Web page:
Appropriate spanking is under the following conditions: a) Almost ALWAYS and ONLY on the buttocks. The only exception in my mind is when they are under 2 and get strong tap on top of their hand. b. Never done in anger. c. In my experience, rarely even 'hurts' but establishes authority. Leaving welts, dropping their pants, using belts, or excessively repeating swats is dangerously crossing the line to child abuse, in my opinion. d. Spanking should ONLY be done in times of 'willful disobedience'. WILLFUL DISOBEDIECE is when your child purposely disobeys, shows definance or rebelliousness. I learned this term from my mother-in-law shortly after having my oldest son. Example: A toddler defiantly throwing a toy across the room after being told to pick it up.

Another misconception about spanking is that it teaches your child to hit. NOT TRUE! I have observed several friends' children whose parents do not believe in spanking hit their parents and other kids. In fact, I can't recall a moment where my children tried to hit me. I think my friend's out of control children hit and bite MORE if they are not spanked! They suffer no consequences! My observation is that friends who do not spank tend to feel more out of control of their children and end up 'losing their cool' more often as well. I have seen many 'non-spankers" yell at their kids at home and even in public! I am rarely angry with my children. There is not really a need to be.

To clarify: Willful Disobedience is NOT taking your two year old to a nice restaurant at 8pm (Bedtime) and they melt down because they are tired. That is a two year old acting like a two year old. Spilled milk happens, that is not disobedience. When they take a swing at you, when they continue behavior that they know is wrong, or they show their rebelliousness, this is disobedience. My belief is that spanks should occur most often between 3 and 5 years old and by the time they are 6 or 7 years old, if they are still defiant or 'out of control', YOU have not done your job. They should know by then that when mommy/daddy/grandma says it, they mean it.

Also in my experience, a small hand flick when your 18 mo old is trying to touch the fireplace is a good start. Better a small hand flick then falling in the fire to get burned. This is a good analogy for ALL Discipline. Better for you to spank periodically when your child fails to be obedient then to run in the street because you said NO and they asked "WHY?".

As for other types of discipline, the consequence should simply match the offense. Overly punishing children for a minor offense is not teaching them appropriate boundaries, nor is giving an explanation for every single move you make from the time they can understand. In our house, my 4 year old is now old enough to understand that if she does not eat dinner, she will not get milk, dessert, or anything else but water until morning. We remind her of this when she is refusing to eat. Suddenly, she seems to be enjoying my cooking. Sometimes you have to be a little creative to come up with a consequence appropriate for the circumstance.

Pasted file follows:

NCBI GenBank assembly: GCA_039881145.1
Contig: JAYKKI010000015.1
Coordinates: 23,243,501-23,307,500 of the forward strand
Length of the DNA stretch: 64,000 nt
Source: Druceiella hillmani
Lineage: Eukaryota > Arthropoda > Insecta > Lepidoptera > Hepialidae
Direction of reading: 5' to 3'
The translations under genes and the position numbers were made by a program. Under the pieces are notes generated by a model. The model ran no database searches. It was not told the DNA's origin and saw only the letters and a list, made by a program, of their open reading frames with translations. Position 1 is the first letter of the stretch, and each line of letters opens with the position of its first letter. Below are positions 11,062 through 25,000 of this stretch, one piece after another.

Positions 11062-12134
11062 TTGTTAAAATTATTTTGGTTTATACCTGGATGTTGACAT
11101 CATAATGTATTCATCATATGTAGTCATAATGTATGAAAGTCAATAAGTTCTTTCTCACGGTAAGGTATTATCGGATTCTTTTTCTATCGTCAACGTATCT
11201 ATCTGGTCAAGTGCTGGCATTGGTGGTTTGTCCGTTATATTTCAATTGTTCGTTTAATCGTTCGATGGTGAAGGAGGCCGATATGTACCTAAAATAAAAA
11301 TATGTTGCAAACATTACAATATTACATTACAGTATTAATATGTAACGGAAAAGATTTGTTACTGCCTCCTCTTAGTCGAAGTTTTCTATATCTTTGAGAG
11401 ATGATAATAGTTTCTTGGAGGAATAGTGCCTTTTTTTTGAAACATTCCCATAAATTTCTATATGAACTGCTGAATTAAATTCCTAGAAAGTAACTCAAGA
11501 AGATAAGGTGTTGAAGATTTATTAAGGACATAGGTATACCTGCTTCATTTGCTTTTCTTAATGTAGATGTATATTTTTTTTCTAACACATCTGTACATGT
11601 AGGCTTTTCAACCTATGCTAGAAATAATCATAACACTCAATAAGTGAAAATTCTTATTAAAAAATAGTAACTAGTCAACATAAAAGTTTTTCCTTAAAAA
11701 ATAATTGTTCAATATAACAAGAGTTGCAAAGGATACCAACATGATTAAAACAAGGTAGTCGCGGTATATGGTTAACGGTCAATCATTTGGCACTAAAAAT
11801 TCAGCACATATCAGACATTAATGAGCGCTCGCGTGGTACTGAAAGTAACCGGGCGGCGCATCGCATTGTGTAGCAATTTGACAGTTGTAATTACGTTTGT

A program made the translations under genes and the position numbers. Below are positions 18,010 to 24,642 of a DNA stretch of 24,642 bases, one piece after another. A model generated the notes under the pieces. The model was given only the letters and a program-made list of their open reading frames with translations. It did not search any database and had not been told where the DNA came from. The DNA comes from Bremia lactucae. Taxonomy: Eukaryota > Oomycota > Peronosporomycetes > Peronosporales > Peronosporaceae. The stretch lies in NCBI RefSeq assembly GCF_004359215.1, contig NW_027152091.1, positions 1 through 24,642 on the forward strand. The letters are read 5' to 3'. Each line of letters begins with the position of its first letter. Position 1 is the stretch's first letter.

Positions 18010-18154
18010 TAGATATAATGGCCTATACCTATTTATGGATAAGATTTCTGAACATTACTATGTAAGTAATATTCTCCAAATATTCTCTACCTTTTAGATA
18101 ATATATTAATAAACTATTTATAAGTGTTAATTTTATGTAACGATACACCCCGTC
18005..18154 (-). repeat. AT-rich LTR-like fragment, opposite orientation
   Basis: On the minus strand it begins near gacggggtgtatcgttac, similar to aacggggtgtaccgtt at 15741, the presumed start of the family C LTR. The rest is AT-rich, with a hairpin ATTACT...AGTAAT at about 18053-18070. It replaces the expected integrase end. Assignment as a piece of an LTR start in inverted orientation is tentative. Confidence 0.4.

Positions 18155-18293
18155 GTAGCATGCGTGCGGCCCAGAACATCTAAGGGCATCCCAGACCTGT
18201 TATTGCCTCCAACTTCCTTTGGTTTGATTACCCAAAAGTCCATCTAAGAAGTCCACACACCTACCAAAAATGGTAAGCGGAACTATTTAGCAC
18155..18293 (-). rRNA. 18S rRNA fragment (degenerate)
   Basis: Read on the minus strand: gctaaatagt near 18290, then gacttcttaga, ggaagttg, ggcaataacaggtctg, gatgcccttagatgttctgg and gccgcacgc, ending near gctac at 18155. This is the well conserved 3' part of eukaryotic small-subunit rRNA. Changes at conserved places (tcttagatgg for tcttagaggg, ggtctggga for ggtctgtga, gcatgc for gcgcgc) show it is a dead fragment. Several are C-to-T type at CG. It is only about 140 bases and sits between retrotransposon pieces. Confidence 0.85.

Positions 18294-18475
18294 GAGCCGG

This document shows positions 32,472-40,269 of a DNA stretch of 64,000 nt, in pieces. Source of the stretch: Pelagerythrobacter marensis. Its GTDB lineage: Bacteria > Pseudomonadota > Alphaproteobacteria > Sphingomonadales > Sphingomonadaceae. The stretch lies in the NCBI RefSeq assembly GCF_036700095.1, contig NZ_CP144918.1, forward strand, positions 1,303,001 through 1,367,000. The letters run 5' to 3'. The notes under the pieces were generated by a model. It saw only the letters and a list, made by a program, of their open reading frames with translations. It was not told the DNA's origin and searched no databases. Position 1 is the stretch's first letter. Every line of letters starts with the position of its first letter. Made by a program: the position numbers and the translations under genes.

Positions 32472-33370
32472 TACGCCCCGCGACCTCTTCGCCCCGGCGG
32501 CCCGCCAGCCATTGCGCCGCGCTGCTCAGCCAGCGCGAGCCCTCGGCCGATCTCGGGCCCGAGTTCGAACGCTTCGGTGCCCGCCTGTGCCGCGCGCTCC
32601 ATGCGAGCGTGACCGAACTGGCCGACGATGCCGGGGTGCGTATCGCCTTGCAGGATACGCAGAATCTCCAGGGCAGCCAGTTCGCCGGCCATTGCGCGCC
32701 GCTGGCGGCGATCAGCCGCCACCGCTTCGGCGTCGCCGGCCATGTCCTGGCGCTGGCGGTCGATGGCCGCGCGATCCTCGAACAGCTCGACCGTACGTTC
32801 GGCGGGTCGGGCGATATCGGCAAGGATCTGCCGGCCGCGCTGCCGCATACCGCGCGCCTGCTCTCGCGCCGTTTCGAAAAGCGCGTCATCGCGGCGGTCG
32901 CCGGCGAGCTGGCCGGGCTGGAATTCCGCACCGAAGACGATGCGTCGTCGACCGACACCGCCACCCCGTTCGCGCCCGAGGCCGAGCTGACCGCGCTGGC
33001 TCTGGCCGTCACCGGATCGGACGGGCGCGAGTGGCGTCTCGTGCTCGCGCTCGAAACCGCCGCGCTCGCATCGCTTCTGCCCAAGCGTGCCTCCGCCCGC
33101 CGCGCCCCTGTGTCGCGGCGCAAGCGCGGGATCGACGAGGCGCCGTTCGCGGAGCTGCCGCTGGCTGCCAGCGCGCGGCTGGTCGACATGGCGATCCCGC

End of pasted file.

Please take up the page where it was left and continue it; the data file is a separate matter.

3. QUIT EXPLAINING. If you are explaining every little thing to your 3-5 year old, you are not teaching them to obey nor to 'have their own voice'. You are teaching them that everything you say is negotiable and authority can always be questioned. This will not work when they are in a classroom with 30 other kids and the teacher tells them to "BE QUIET". You will get the phone call and asked why your child cannot respect authority. I am all for understanding where your child is coming from and acknowledging their feelings, but more often than not, I see parents coddling their kids to the point beyond spoiling them. It is the children of these parents that I cannot stand to be around. Neither can anyone else.

That being said, there does exist in psychology, a 'heirarchy of needs'. After the basics, food, shelter, water, etc, we need to feel secure. From birth to about one year, babies need to learn that their needs are going to be fulfilled, even their emotional needs. They must feel secure. This is why you cuddle them as a baby and don't put them on some arbitrary 'schedule'. You respond immediately when they cry. Did you know that a baby's cortisol or stress hormones spike only 9 seconds after they begin to cry?? This makes for irritable babies. This is why i love co-sleeping and breastfeeding mommies....but that is another blog.

Next, we need to feel accepted. A sense of belonging. Unconditionally loved. This is where it gets challenging as they get older. They need to perceive that even when they suffer a consequence, they are still loved. This is the model of Christ. He is going to allow us to suffer consequences in life, but that doesn't mean He doesn't love us. It means we need Him as a Savior from ourselves. To read more about the subject of needs and the balance of discipline, I highly recommend the book, "How to be a Hero to your Kids," by Dick Daly and Josh McDowell.